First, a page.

There’s something about being a gearhead that seems to inspire a tribal instinct—a desire to seek out and commune with people sharing a similar interest. You see it in the eternal Ford versus Chevy rivalry, in the tuner car community where brand loyalty is as strong as family ties, and in the endless debates about what kind of racing is “the best,” from Formula One down to grudge night at the local outlaw eighth-mile dragstrip.
But when it comes to distilled essence of enthusiasm, it’s hard to find the equal of the air-cooled Porsche community. There are other marques that are more prestigious, perhaps—certainly Ferrari can lay claim to a racing history that rivals Porsche, and Lamborghini cars of the same era had a rarity and exoticness that put them in a different category altogether—but the cars from Stuttgart have always had a unique blend of racing success, outstanding performance, exceptional engineering, and most importantly, accessibility to those with big aspirations but relatively modest means.
What all that fancy language boils down to is that Porsche enthusiasts are a different breed, and it’s no surprise that their foremost annual gathering is something entirely unlike any “car show” you’ve probably ever attended.
“Luftgekühlt” literally translates to “air-cooled,” but American ears will hear that final syllable as “cult,” and honestly, that’s not all that inappropriate. To attend Luftgekühlt is to enter a secret society devoted to the veneration of the cars that made Porsche legendary.
Put together by racer-entrepreneurs Patrick Long and Howie Idelson, Luftgekühlt has taken many forms in its five past iterations, with three meets in eclectic SoCal locations (including one in a Los Angeles lumber yard), one in Munich, and one in London.
For Luftgekühlt 6, the Universal Studios backlot was turned into a 1:1 scale diorama to display more than 350 Porsches in a variety of settings, from the wild west to the streets of New York and even the Hill Valley courthouse square from Back to the Future.
Even the signage on the storefronts was changed to match the Porsche theme, helping to provide an immersive environment to properly appreciate the cars on display.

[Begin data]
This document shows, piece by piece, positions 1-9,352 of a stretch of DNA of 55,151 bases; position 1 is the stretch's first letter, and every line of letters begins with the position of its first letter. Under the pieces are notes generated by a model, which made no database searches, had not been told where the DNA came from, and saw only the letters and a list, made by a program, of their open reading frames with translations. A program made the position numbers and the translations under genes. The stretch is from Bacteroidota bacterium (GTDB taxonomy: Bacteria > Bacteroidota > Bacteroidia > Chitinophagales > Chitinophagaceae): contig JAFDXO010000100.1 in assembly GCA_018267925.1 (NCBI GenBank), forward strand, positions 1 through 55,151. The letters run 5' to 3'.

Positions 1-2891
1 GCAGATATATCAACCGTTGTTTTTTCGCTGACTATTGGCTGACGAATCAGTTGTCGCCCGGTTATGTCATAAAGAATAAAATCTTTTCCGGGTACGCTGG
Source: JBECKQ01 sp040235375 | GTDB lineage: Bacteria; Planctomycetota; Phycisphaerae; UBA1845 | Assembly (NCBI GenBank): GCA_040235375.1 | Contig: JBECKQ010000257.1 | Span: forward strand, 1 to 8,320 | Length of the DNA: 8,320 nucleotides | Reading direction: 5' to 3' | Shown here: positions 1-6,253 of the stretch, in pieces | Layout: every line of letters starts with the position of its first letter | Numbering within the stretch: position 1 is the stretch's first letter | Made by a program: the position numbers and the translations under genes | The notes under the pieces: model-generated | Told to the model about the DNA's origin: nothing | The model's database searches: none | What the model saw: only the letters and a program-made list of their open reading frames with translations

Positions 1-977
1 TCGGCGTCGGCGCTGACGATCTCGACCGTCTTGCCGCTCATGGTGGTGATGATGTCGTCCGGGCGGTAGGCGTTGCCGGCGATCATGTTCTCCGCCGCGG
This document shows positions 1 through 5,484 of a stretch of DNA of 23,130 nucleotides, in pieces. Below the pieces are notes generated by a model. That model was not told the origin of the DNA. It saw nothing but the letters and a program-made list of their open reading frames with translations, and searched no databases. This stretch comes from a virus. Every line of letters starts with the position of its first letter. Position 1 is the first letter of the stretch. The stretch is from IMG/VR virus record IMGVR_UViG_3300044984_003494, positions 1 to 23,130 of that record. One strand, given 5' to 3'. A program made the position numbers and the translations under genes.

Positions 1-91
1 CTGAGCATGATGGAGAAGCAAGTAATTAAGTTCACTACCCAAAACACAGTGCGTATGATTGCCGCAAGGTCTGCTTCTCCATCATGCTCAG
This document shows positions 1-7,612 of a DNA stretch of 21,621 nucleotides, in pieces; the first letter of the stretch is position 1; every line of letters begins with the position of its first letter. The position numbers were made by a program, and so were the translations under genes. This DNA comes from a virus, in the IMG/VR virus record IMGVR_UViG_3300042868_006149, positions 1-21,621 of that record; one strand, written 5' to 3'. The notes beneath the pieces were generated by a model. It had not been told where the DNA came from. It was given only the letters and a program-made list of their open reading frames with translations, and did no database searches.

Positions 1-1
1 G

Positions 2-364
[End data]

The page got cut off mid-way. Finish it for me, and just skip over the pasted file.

Cars weren’t parked quite so much as they were curated, placed in settings appropriate to their history and significance in the air-cooled boxer universe. Even the signage on the storefronts was changed to match the Porsche theme, helping to provide an immersive environment to properly appreciate the cars on display.
If you’re wondering how those cars ended up as part of this year’s event, the selection process for the opportunity to display your car at Luftgekühlt is exclusive, without being elitist—as the number of applicants greatly exceeds the space available, it comes down to how interesting your Porsche is.
Of course, cars with racing provenance, rare variations, and pristine examples of both street and competition models are well-represented, but what you come to realize is that every car you see has a story, and even the most humble air-cooled Porsche with the right soul can find a place in the spotlight.
Those fortunate enough to score a golden ticket to attend Luftgekühlt 6 as a spectator would be treated to an up-close look at Porsches as disparate as 917 racers in open-cockpit 917/10 Can-Am and 917K Le Mans variations, 911-pattern cars set up for every form of club and professional racing from GT to rally, and even an assortment of 914s, which were long considered the “ugly duckling” of the air-cooled Porsche family but have earned a new appreciation among collectors in recent years for their inherent good qualities as both competition cars and daily drivers.
There was also no shortage of truly exotic Porsches—as you would expect, the ultimate expression of the 911 design family, the 959 supercar, was represented at Luftgekühlt 6, but the most offbeat Porsche might have been the P312 “orchard tractor.”
Powered by a 24-horsepower 1.8 liter engine (air-cooled, of course), the P312’s most distinguishing feature is its streamlined bodywork, reminiscent of the “airflow” cars and trains of the 1920s and ’30s.
It wouldn’t be surprising if they ended up on the deck of an aircraft carrier, on the roof of a skyscraper in Dubai, or even aboard a purpose-built space station in low-earth orbit.
Porsche actually built a number of different tractors in the mid-20th century, primarily diesel-powered, but the gas-engined 312 was a specialized model with a few hundred constructed for the Brazilian coffee plantation market. The idea behind the swoopy sheetmetal wasn’t to reduce wind resistance; instead, it was designed to slip between trees without damaging delicate branches or fruit.
Luftgekühlt has taken a lot of different forms in a relatively short history, and this year’s gathering was certainly no exception to the eclectic settings seen in the first five. It’s hard to imagine how Long and Idelson will top the make-believe world of the Universal Studios backlot for Luftgekühlt 7 though.
It wouldn’t be surprising if they ended up on the deck of an aircraft carrier, on the roof of a skyscraper in Dubai, or even aboard a purpose-built space station in low-earth orbit. Wherever it ends up, though, you know that it will be an event air-cooled Porsche fans simply cannot miss.